October 26, 2011 @ 4:55pm
I've hopefully taken on board some of the comments made previously, particularly about not polluting the global namespace. I don't think it's particularly elegant code - far too many nested ifs - but it works.
October 24, 2011 @ 3:21pm
See that? It's an Elonex ONEt, and it's a pretty unusual bit of kit. For starters, it's powered by a MIPS-like chip, so it's not x86, PowerPC, 68K or any other architecture you're likely to have used on the desktop. It's also very, very small. The Elonex ONEt arrived in early 2009 when the netbook market was booming, and sports these specs:
October 20, 2011 @ 11:00am
Title: Whisky Galore
In this episode: Ubuntu 11.10 has been released and includes lots of innovation and fixes. LibreOffice is coming to both a web browser and Android device near you, and co-founder of UNIX, Dennis Ritchie, has died. Share in the joy of our discoveries, hear us rant and rave, and listen to your own opinions in our Open Ballot.
October 18, 2011 @ 3:30pm
When we asked listeners of TuxRadar to send in beer, we all thought we were being a little optimistic. Well, thanks to Wayne Rooney (not the football player, though he assures us that is his real name) our optimism and faith in our listeners proved to be well placed!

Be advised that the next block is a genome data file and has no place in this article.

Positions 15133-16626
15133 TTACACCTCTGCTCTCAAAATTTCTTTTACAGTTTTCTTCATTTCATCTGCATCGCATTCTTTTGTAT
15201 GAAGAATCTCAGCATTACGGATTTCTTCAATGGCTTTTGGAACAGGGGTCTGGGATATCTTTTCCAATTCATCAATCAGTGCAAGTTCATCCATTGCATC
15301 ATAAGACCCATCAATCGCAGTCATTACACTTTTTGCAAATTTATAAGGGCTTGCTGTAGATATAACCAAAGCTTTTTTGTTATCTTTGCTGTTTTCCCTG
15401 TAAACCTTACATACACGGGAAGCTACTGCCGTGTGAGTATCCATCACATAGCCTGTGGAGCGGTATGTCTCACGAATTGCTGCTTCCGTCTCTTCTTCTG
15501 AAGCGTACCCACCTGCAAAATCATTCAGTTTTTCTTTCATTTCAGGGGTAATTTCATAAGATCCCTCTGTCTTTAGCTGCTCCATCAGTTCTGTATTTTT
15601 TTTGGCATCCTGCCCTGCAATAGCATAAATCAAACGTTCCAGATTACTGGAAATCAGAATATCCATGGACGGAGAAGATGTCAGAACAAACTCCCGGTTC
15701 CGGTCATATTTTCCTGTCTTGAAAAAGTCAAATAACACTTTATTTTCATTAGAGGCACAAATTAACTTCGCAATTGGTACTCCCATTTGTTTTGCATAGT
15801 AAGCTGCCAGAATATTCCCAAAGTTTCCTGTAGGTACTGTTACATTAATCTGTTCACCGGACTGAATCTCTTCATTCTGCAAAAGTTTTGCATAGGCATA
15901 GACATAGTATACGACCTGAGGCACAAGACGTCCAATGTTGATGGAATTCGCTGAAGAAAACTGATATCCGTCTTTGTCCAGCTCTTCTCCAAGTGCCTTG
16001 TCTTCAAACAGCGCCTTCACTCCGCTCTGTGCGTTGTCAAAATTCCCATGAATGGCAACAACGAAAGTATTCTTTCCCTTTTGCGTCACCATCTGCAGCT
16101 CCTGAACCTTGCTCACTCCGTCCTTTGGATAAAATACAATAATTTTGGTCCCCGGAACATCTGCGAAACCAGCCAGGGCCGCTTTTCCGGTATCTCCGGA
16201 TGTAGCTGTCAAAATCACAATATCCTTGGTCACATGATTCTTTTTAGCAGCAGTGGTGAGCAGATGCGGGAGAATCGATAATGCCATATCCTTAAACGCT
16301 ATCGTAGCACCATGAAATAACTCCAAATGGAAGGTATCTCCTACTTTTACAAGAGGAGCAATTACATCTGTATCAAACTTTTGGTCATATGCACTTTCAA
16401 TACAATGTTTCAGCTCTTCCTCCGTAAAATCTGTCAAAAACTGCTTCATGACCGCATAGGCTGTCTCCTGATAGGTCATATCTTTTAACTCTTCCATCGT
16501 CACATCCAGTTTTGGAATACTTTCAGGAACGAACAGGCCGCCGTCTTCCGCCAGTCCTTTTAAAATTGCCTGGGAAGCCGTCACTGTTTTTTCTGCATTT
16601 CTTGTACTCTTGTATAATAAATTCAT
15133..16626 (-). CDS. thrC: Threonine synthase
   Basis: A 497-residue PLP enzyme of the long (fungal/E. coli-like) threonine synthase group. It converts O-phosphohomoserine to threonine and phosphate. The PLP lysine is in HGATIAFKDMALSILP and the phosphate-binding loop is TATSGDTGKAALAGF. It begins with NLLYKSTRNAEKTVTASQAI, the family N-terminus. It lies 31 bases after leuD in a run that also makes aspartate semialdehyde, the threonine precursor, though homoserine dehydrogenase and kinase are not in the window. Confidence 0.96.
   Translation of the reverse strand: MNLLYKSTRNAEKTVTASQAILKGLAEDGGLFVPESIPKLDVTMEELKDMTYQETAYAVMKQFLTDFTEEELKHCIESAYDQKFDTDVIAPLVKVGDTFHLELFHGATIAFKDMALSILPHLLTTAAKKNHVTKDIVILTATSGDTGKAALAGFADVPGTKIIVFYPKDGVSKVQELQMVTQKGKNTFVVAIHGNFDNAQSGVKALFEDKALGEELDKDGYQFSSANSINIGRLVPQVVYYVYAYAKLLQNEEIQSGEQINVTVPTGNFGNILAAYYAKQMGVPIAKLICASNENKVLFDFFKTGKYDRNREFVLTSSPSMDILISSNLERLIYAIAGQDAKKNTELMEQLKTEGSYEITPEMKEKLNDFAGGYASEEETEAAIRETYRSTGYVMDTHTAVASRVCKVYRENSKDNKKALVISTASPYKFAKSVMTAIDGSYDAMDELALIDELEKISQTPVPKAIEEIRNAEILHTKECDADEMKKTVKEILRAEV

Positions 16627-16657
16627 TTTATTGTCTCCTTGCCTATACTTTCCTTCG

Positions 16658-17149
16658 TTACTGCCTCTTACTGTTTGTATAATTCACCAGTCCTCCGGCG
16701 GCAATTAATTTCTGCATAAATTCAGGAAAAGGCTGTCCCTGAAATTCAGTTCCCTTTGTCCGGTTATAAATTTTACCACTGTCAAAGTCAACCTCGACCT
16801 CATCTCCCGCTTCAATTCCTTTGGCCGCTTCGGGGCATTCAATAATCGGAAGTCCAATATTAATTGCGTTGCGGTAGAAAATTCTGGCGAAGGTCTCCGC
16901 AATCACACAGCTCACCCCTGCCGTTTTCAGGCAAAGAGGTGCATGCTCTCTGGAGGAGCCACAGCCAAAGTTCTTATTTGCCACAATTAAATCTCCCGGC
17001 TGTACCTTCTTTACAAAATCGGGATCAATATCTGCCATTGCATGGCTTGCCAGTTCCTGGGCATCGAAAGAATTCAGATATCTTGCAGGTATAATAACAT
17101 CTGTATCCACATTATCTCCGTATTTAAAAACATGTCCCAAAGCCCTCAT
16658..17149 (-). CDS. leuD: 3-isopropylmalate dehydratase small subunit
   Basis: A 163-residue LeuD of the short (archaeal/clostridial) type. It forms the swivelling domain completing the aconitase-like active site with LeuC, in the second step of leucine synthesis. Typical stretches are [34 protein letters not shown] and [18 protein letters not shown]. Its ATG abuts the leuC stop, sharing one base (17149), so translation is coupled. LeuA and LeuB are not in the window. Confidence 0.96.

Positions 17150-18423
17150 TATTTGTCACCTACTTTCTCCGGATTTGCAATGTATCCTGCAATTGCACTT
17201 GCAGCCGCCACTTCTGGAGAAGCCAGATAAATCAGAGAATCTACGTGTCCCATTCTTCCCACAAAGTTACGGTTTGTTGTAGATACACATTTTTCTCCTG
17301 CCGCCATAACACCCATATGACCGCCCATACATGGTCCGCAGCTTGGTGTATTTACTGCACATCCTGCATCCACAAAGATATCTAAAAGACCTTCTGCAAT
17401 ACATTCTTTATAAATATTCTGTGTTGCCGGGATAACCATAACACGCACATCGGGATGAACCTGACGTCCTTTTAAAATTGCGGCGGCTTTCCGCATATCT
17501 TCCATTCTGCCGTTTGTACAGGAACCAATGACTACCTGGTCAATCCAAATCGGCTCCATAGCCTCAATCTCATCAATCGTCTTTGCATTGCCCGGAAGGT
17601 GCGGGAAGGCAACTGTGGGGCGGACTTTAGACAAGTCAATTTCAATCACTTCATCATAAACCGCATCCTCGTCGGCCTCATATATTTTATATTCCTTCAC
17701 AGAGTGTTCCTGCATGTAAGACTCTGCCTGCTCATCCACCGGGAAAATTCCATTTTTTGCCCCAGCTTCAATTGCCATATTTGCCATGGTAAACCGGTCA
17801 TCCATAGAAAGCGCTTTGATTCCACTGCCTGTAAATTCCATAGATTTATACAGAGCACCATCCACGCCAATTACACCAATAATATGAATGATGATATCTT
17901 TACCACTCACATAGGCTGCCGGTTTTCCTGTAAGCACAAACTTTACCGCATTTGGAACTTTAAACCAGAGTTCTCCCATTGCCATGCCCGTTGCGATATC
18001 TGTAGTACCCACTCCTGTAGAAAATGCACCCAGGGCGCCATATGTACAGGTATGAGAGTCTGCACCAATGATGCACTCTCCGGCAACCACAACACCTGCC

Hailing from New Zealand, where it's legal to own a still and make your own spirits, he kindly sent two bottles of his homebrew whisky. None of us expected to be whisky tasting on a Monday morning, but it was a definite plus.
October 18, 2011 @ 2:09pm
Flamewars and controversies are ten-a-penny in the ever-changing world of computing, but Ubuntu 11.04's switch away from Gnome to Unity caused a particularly large dollop of anger to be spooned onto the internet. While some users cheered the new desktop design, many others felt frustrated by its limitations and glitches. So as we gear up to record our next podcast, we want to hear from Ubuntu users: how do you feel about 11.10's Unity? Has it changed sufficiently to fix any problems you had previously? Is it worse in any respects? Or has it made you simply switch to Xfce?
Let us know in the comments below, and we'll read out the best in our next podcast. Ta!
October 12, 2011 @ 3:17pm
Update: You can now download issue 149, Seed Your Own Cloud, for free through our app.
Love the UK's biggest-selling Linux magazine? Also have a secret soft-spot for shiny Apple gadgets? Well, Linux Format is now available on the iOS App Store, through both Newsstand and as a standalone application for older devices. You can download the most recent issue on its own, or take out a subscription. Click (or tap!) here to get the latest offer and carry info-packed LXF goodness on your tablet today.
October 10, 2011 @ 9:23am
After my rant on the podcast, in which I got sidetracked for a whole minute on the uselesness of Gnome 3.2's new GDM login screen, I thought I'd post a fuller review here of the latest Gnome release. Has it fixed all or some of the little frustrations that so many people had with Gnome 3.0? Or has it become more annoying?